How does ballroom dancing function as a metaphor for the larger meaning of "MASTER HAROLD" . . . and the Boys?

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In Master Harold ... And the Boys , the larger meaning speaks of abandoning the set ways of society's dictates along with abandoning the psychologically governing and entrenched ways of family behavior. Sam tries to teach Hally (Master Harold) to do this while living under the restrictions and prejudices of...

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In Master Harold ... And the Boys, the larger meaning speaks of abandoning the set ways of society's dictates along with abandoning the psychologically governing and entrenched ways of family behavior. Sam tries to teach Hally (Master Harold) to do this while living under the restrictions and prejudices of apartheid. Sam's teachings are exemplified when Sam extends his hand toward Hally to reconcile their breach as Hally sits alone on the "Whites Only" bench.

Ballroom dancing is a metaphor for this larger meaning because dancing too requires partnerships in learning and invitations to rise from a spectator's bench and accept the hand of another to join the dance. As a dance must be learned together by both partners, so must new ways of living, which reject the banner of apartheid, be learned together by both partners. Sam's invitation to Hally to dance outside of the bondage of apartheid was made with an extended hand as he said:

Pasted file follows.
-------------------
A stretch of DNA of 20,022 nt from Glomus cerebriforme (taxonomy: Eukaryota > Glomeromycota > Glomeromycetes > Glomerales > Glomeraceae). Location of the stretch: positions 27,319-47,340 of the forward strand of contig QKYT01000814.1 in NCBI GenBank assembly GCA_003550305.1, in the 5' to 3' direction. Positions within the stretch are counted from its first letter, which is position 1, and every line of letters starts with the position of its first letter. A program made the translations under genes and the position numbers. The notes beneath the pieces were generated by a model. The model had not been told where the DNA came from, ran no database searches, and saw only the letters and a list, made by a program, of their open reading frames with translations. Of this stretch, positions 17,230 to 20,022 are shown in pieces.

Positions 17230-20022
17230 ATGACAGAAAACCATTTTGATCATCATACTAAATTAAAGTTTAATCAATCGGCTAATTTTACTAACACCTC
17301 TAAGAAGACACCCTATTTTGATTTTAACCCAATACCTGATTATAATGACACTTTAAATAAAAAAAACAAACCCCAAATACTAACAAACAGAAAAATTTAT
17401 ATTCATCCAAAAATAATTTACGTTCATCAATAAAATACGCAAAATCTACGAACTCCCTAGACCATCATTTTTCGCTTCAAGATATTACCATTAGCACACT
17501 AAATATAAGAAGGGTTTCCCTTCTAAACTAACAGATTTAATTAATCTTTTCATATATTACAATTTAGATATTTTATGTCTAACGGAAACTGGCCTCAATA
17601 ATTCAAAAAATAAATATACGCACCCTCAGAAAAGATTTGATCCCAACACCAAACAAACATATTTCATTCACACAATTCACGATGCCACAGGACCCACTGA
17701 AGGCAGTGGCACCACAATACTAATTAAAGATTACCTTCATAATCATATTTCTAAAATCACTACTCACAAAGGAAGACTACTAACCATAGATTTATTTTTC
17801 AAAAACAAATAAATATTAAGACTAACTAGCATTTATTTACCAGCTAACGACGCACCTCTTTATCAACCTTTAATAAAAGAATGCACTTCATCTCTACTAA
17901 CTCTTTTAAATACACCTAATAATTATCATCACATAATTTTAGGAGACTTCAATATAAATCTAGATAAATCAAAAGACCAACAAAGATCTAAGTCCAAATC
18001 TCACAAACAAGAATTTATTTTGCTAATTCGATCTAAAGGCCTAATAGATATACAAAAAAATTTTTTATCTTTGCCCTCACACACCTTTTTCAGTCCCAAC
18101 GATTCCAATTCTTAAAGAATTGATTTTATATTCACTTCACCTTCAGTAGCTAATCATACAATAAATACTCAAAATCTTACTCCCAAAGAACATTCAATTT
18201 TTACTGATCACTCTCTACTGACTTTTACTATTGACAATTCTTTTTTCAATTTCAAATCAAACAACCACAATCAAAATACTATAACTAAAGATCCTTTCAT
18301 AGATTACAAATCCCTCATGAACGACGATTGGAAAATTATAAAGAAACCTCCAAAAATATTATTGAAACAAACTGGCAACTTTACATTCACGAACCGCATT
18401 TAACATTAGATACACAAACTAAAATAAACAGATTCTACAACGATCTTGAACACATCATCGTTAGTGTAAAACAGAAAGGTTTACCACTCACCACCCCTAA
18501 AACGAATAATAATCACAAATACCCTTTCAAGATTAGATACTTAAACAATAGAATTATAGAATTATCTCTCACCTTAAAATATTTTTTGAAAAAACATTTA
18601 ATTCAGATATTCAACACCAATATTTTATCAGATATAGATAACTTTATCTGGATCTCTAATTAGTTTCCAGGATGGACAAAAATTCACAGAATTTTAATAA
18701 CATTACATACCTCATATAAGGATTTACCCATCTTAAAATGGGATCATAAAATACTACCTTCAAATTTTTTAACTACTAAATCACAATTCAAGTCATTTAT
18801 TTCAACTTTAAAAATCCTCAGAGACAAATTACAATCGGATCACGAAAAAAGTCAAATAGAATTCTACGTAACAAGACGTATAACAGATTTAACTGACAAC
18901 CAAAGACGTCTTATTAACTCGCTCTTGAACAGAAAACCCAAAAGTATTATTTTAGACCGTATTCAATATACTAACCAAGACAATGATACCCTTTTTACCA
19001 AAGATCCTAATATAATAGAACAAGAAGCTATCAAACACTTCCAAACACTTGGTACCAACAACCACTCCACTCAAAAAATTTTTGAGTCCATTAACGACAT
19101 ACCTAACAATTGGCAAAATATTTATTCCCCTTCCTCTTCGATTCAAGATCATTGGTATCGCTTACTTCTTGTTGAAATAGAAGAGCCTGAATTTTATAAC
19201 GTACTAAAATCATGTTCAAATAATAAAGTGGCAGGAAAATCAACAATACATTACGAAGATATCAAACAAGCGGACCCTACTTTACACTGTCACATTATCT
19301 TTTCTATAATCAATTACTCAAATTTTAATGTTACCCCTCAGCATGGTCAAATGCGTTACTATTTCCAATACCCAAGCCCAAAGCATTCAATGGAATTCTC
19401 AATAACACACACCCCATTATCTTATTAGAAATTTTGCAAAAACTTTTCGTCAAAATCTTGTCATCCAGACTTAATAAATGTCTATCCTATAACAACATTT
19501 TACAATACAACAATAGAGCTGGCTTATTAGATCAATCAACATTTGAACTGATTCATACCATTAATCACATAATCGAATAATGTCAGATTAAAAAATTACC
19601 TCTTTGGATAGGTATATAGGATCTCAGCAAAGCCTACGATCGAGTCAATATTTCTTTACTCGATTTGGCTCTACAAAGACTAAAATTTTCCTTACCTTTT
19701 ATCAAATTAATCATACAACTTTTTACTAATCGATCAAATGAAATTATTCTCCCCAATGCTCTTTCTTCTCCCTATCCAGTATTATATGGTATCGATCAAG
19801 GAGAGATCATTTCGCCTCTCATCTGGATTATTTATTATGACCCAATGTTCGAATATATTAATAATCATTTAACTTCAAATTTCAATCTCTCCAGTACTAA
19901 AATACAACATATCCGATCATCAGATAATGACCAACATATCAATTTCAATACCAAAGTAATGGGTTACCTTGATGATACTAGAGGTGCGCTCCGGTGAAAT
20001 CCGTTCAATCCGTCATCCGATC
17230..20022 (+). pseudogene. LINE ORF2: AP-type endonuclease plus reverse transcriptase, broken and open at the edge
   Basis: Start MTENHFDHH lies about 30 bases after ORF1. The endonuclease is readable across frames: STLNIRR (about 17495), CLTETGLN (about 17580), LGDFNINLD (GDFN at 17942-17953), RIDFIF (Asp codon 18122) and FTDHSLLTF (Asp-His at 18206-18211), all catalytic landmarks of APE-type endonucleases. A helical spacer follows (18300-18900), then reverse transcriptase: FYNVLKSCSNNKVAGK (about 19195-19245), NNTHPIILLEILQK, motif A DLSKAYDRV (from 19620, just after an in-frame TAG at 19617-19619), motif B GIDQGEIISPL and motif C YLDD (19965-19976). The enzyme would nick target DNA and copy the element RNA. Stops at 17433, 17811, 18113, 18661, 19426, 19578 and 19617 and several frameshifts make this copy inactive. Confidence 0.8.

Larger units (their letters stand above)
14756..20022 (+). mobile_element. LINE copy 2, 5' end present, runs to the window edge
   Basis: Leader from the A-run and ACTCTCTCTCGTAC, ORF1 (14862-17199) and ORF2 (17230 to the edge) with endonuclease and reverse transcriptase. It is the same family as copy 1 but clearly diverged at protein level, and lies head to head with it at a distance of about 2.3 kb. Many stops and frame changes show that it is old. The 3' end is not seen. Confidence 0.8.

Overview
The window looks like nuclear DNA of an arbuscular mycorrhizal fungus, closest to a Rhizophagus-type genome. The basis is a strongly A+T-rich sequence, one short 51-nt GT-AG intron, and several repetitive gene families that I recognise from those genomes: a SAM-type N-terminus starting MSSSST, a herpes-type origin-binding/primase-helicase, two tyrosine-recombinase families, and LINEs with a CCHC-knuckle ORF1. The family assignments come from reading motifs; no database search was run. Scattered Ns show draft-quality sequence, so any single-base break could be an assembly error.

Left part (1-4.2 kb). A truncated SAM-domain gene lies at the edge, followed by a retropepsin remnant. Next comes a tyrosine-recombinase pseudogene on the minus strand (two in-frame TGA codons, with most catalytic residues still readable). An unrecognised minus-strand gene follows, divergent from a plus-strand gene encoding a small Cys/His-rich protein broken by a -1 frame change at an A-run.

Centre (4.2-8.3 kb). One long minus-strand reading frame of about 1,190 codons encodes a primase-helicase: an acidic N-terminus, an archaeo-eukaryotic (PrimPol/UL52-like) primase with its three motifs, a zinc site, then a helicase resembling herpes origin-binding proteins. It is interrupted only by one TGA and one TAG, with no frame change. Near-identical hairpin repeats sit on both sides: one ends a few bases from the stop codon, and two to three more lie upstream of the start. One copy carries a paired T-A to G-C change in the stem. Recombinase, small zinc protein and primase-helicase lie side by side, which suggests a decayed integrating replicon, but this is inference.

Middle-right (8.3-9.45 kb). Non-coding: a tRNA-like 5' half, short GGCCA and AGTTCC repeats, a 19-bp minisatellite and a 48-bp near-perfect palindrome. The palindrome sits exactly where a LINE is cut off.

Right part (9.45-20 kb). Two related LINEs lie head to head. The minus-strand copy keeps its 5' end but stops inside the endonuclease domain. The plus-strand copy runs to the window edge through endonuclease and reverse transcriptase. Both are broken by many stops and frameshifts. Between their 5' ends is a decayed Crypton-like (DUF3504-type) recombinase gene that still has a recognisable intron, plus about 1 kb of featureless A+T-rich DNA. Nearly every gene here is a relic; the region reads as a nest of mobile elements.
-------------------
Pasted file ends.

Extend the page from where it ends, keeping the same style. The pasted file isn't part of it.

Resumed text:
"You know what that [whites only] bench means now and you can leave it any time you choose. All you've got to do is stand up and walk away from it."

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In "Master Harold". . .and the Boys, dancing functions as a metaphor for the larger meaning of the play in that the ballroom dancing suggests Sam's ideal dream of living in a "world without collisions."  Literally while dancing, the dancers must negotiate the space of the dance floor and execute a dance of grace without bumping into each other.  Metaphorically speaking, Sam wishes that people would also live their lives in the world (the dance floor) without bumping into each other meaning that he wishes people did not have conflicts with one another.  The play is set in South Africa during apartheid, and Sam dreams of a day when prejudice, segregation, and discrimination do not cause conflict in people's lives. 

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